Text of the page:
Andes orthohantavirus (ANDV), a species of Orthohantavirus, is a major causative agent of hantavirus cardiopulmonary syndrome (HCPS) and hantavirus pulmonary syndrome (HPS) in South America. It is named for the Andes mountains of Chile and Argentina, where it was first discovered. Originating in the reservoir of rodents, Andes orthohantavirus is easily transmitted to humans who come into contact with infected rodents and/or their fecal droppings. However, infected rodents do not appear ill, so there is no readily apparent indicator to determine whether the rodent is infected or not. Additionally, Andes orthohantavirus, specifically, is the only hantavirus that can be spread by human to human contact via bodily fluids or long-term contact from one infected individual to a healthy person.
- 1 Discovery
- 2 Classification
- 3 Genome and Structure
- 4 Entry and Replication Cycle
- 5 Signs and Symptoms
- 6 Associated Diseases, Prevention, and Treatment
- 7 References
- 8 External links
Andes orthohantavirus was first identified when outbreaks of this new infection spread throughout Chile and Argentina. In 1995, it was finally characterized in Argentina on the basis of specimens from a patient who had died from HPS complications, a severe consequence of infection from Andes viruses. As an emerging virus, it is more lethal than that of some of the other hantaviruses having an mortality rates between 40% and 50% in South America. By far, it has been responsible for the most recorded cases of HPS in Argentina, Chile, and Uruguay combined and contributes to a large amount of renal failure cases. Although it can be carried by both humans and rodents, Andes orthohantavirus is most commonly found in the Oligoryzomys longicaudatus, a species of pygmy rat native to the Chile-Argentina region, and in other cases, in the Abrothrix longipilis, a long-haired grass mouse.
Andes orthohantavirus is a species of the Hantavirus, a group of enveloped, Negative-sense single-stranded RNA virus, belonging to the family Hantaviridae. The family consists of 5 genera: bunyavirus, phlebovirus, nairovirus, tospovirus, and hantavirus. All genera excluding hantavirus are air-borne viruses while the hantavirus is rodent-borne. Transmission of the hantaviruses are through aerosol exposure to rodent bodily fluids. Additionally, Hantaviruses seem to cause no detectable cytopathology in vertebrate cell cultures.
Genome and Structure
The spherical virion of the Hantavirus is typically 80-120 nm long and contains the segmented single-stranded genome. The tri-segmented genome includes a S (small), M (medium), and L (large) segment that code for nucleocapsid (N), glycoproteins G1 and G2, and L protein respectively. The S segment of the Andes virus contains 1876 nucleotides in total, while encoding a 547 nucleotide-long N protein. Upon comparison of S and M segments to other variants, the Andes virus was found to form a lineage with viruses such as ESQ H-1/96, CH H-1/96 Bayou, and Black Creek Canal viruses. When expressed, the M segment generates the glycoprotein precursor (GPC) which can be cleaved into the envelope Gn and Gc proteins. The L protein encoded by the L segment possesses enzymatic functions that are involved within transcription and replication.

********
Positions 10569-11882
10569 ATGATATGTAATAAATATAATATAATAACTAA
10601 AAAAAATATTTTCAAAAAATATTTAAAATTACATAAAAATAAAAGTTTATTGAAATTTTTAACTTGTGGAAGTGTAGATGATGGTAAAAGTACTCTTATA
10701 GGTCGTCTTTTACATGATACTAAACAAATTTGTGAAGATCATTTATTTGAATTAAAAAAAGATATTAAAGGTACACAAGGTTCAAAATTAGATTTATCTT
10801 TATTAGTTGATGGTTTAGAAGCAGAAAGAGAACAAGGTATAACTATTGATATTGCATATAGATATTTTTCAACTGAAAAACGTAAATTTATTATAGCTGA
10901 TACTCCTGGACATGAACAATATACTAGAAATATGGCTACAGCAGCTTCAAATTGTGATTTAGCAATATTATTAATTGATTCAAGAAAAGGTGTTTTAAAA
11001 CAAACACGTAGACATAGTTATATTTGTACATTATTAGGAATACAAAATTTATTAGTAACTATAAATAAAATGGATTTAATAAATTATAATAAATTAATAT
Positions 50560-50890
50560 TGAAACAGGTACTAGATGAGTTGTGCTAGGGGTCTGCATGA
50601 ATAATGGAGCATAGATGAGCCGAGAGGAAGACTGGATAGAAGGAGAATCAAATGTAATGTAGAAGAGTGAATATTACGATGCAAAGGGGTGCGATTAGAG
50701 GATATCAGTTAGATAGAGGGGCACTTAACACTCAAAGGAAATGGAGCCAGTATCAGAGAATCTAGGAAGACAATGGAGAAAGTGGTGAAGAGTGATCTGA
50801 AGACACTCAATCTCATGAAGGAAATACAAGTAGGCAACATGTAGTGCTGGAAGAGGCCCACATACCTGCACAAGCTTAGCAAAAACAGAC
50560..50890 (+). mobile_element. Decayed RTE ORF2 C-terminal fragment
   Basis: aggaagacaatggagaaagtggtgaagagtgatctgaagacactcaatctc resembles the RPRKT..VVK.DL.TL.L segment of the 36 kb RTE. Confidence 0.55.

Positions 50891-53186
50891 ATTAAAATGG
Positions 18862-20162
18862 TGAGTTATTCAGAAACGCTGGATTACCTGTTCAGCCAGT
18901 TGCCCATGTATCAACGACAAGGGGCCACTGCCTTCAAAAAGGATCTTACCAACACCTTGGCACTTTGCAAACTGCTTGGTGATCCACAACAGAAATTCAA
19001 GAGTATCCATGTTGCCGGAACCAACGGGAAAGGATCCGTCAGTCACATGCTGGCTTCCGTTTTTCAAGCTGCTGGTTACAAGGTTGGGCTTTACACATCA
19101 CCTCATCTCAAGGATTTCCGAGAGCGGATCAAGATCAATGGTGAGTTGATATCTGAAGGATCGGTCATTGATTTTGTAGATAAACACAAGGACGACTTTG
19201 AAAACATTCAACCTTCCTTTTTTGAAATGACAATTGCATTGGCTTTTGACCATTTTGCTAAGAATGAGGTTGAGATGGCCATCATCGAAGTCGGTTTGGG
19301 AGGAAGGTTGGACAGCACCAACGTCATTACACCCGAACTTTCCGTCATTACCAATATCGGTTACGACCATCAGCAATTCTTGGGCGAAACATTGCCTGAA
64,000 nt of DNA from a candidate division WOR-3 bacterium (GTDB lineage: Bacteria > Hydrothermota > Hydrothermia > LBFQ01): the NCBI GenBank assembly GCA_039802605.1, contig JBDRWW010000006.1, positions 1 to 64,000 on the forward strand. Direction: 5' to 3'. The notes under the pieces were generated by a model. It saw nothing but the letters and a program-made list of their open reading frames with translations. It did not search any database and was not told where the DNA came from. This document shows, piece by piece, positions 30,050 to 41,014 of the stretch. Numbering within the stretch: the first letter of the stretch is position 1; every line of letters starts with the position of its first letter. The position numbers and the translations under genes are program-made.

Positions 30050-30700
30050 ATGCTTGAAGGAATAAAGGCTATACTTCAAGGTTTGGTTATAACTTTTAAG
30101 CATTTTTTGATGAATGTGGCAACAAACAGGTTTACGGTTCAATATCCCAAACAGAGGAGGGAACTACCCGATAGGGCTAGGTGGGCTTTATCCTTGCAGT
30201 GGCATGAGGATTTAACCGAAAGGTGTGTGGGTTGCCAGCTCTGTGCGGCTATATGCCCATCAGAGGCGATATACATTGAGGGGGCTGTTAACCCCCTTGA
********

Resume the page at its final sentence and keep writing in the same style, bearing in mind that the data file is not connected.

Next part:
In addition to these segments, the virion also contains RdRP which are all enclosed in an envelope. Unlike the other four genera in the family the hantavirion segments also contain a complementary 3'-terminal nucleotide sequence to the 5'-terminal sequence.These nucleotide sequences are AUCAUCAUCUG… at the 3′ end and UAGUAGUAUGC… at the 5′ end.
Entry and Replication Cycle
The Hantavirus replication takes place strictly in the cytoplasm of a host cell primarily targeting endothelial cells. During early infection, Andes virus can produce a week, innate immune response in the cell. The entry and uncoating of the virus begins when the virion attaches to cell receptors on the surface of the host cell, which then brings in the virus via endocytosis. By a process called pH-dependent fusion between the virion and the endosomal membrane, nucleocapsids enter the cytoplasm. The virus genome contains its own RNA-dependent RNA polymerase (RdRp) which directs both transcription and replication of the viral genome. Once the nucleocapsids are released, RdRp initiates transcription by binding to the encapsidated segments. While M segment mRNAs are translated by membrane-bound ribosomes, L and S segment mRNAs are translated by free ribosomes. Once transcribed, the mRNA is capped by L proteins via Cap snatching. These capped RNA fragments can then be transferred to L protein, to be further trimmed in length by the endonuclease and used by the RdRp to initiate viral mRNA synthesis. Replication is terminated when the plasma membrane begins to fuse with cytoplasmic vesicles and mature virions are released.